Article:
“As always, it was busy in A&E, with people looking so poorly, in pain, elderly and frail. I joked with my son ‘I am wasting the NHS time look at all these sick people who needed help’.”

In the early hours of Tuesday, things became very serious. Michelle and her son were told that the CT scan had identified a large mass (tumour) on her brain that was life-threatening and cancerous. Michelle would need an MRI and surgery.

I was in total shock this happens to others, not me!


The MRI confirmed the large Meningioma, fortunately now thought to be benign.
The doctors explained to Michelle that this had been growing over a very long period, potentially years due to its size.

Surgery was the only option at this stage as it was putting so much pressure on my brain it was now life-threatening.

Michelle was prescribed steroids immediately and referred to a neurosurgeon. In mid-January 2024 she underwent a 6-hour craniotomy surgery to remove the tumour. We are pleased to say that Michelle is recovering well.

Turning the light back on

Michelle told us that when steroids were prescribed on diagnosis and post-surgery, it felt like a light had been turned back on. Likely because it had built over time, she hadn’t realised how much pressure her head was carrying, and how gradually, over all those years things had become more difficult.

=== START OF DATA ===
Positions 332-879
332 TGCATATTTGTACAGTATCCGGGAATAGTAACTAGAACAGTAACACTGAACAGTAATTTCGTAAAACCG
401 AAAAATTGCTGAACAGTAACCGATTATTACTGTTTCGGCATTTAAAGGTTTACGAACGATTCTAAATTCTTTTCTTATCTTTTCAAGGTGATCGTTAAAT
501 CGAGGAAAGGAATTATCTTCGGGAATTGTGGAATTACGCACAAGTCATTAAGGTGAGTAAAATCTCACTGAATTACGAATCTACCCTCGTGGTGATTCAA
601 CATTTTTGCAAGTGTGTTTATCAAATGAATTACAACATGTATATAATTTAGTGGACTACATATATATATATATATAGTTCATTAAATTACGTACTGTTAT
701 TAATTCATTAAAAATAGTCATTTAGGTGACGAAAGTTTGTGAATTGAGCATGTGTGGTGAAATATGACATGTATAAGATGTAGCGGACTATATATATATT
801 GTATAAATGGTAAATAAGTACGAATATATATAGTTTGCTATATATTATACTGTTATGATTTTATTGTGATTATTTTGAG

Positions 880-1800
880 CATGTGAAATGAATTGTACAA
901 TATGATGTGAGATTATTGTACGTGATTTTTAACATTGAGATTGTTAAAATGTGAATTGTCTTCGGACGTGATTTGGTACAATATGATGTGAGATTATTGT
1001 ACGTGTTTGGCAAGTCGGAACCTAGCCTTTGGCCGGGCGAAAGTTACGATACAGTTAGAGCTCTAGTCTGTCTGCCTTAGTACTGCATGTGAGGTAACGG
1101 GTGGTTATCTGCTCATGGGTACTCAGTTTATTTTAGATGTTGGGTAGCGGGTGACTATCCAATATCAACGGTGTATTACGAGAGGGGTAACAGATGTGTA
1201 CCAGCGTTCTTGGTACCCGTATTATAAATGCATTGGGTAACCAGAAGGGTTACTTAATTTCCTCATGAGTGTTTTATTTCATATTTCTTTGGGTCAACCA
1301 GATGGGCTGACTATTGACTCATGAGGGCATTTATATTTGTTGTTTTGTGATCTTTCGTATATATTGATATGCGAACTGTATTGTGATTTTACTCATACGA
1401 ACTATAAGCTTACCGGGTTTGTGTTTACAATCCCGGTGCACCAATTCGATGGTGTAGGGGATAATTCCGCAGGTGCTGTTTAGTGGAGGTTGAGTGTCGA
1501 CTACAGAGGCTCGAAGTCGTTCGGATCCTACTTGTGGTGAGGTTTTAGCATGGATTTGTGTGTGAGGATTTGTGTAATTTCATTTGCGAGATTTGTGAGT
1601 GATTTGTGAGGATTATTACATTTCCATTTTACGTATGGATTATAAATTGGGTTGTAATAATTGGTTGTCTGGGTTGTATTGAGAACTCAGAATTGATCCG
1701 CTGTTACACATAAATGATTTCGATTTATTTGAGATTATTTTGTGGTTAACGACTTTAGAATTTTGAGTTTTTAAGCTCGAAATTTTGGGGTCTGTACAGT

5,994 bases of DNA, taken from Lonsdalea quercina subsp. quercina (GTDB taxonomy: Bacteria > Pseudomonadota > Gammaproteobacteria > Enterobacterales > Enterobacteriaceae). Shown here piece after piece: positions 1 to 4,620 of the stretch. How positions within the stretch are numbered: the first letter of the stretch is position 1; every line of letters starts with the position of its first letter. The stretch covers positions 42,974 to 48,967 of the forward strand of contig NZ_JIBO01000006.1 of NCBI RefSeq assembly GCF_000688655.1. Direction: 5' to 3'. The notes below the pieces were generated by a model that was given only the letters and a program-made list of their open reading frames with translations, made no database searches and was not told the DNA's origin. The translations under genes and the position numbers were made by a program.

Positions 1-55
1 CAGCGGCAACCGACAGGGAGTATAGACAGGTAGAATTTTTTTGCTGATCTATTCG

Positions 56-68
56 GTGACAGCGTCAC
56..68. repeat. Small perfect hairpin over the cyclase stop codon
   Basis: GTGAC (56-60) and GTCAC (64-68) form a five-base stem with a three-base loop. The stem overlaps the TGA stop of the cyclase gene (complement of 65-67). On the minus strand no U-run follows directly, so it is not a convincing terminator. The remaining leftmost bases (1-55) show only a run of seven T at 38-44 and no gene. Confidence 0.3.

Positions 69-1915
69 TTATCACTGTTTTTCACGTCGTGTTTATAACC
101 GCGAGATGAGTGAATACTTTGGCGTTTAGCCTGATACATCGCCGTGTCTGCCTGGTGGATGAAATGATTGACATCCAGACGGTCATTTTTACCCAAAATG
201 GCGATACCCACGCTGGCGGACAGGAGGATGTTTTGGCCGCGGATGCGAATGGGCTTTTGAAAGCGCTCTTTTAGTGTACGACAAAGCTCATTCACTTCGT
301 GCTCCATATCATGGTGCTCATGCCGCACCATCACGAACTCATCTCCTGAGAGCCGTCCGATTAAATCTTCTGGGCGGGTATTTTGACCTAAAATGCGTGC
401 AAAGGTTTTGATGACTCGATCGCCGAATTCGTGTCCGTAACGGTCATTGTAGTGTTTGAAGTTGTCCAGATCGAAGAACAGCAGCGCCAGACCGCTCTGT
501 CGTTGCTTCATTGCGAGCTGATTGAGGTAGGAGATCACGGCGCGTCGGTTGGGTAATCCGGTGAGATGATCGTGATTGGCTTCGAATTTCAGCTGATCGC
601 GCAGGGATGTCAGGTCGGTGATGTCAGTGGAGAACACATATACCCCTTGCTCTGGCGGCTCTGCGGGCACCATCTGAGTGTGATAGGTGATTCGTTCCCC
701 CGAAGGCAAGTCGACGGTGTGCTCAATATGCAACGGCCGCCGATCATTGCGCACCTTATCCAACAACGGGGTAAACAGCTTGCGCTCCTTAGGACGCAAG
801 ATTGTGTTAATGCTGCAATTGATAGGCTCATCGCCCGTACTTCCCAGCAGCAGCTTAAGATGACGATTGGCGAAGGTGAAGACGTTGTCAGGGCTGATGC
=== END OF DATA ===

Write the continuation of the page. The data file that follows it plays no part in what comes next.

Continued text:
“I put it down to a busy life, getting older, stressful challenging work in domestic abuse and child protection, and studying.”

Recognising the signs

Despite living with the tumour, which had possibly been growing for over twenty years, Michelle was completely unaware until her visit to A&E in November 2023. Having always taken care of her health, fitness and diet it never occurred to her that this could be happening. She said:

“I want to share my story as in reflection there were potential signs I dismissed or trivialised in my busy life. Things like extreme tiredness, and weakness on my left side, while walking veering on occasion to the left. Pins and needles occasionally in my head, sensitivity to light, struggling with noise and in social situations changes.

“On their own, these symptoms did not feel like something to worry about, but in the larger picture, I now know they were signs of the tumour growth.

“In busy lives it’s important to get checked if something doesn’t feel right or has changed, it can and does save lives.”

A lot to learn

Having worked for charities herself, Michelle knew how valuable they could be as sources of support.

“After being thrown into a world of uncertainty I was quick to reach out to Headway – the brain injury association and The Brain Trust for support, information, and excellent resources. These invaluable services helped me and my family process things and have made things easier. I knew nothing about these tumours but through the charities, I was able to gain insight, reassurance and access to support groups, as you can feel very alone.”

If you need support

If you have questions or need support regarding tumours, symptoms or living with brain injury, please don’t hesitate to call the nurse-led Headway helpline.

The Helpline Team offer a free and confidential support service to help anyone experiencing the effects relating to brain injury.

Freephone: 0808 800 2244 | Email: